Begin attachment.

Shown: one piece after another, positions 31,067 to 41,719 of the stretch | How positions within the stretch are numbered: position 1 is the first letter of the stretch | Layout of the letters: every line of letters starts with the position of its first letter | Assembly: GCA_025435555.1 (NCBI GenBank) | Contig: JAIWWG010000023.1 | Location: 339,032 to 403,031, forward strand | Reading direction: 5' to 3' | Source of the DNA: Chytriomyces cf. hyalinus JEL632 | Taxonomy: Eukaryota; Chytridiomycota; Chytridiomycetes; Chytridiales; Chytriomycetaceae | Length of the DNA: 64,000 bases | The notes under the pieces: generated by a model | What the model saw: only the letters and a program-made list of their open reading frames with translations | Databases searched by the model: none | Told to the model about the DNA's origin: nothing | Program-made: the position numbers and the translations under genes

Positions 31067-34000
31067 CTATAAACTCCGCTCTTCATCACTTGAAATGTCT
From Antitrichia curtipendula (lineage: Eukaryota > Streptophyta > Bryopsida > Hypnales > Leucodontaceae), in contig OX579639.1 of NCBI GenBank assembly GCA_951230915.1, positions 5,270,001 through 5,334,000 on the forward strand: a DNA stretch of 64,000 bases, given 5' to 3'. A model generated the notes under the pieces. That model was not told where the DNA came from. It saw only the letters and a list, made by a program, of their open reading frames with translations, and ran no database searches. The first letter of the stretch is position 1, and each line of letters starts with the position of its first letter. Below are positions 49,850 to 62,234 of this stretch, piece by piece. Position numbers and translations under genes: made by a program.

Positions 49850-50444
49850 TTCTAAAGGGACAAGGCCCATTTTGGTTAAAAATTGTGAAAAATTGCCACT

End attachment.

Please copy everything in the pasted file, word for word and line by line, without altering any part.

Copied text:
Shown: one piece after another, positions 31,067 to 41,719 of the stretch | How positions within the stretch are numbered: position 1 is the first letter of the stretch | Layout of the letters: every line of letters starts with the position of its first letter | Assembly: GCA_025435555.1 (NCBI GenBank) | Contig: JAIWWG010000023.1 | Location: 339,032 to 403,031, forward strand | Reading direction: 5' to 3' | Source of the DNA: Chytriomyces cf. hyalinus JEL632 | Taxonomy: Eukaryota; Chytridiomycota; Chytridiomycetes; Chytridiales; Chytriomycetaceae | Length of the DNA: 64,000 bases | The notes under the pieces: generated by a model | What the model saw: only the letters and a program-made list of their open reading frames with translations | Databases searched by the model: none | Told to the model about the DNA's origin: nothing | Program-made: the position numbers and the translations under genes

Positions 31067-34000
31067 CTATAAACTCCGCTCTTCATCACTTGAAATGTCT
From Antitrichia curtipendula (lineage: Eukaryota > Streptophyta > Bryopsida > Hypnales > Leucodontaceae), in contig OX579639.1 of NCBI GenBank assembly GCA_951230915.1, positions 5,270,001 through 5,334,000 on the forward strand: a DNA stretch of 64,000 bases, given 5' to 3'. A model generated the notes under the pieces. That model was not told where the DNA came from. It saw only the letters and a list, made by a program, of their open reading frames with translations, and ran no database searches. The first letter of the stretch is position 1, and each line of letters starts with the position of its first letter. Below are positions 49,850 to 62,234 of this stretch, piece by piece. Position numbers and translations under genes: made by a program.

Positions 49850-50444
49850 TTCTAAAGGGACAAGGCCCATTTTGGTTAAAAATTGTGAAAAATTGCCACT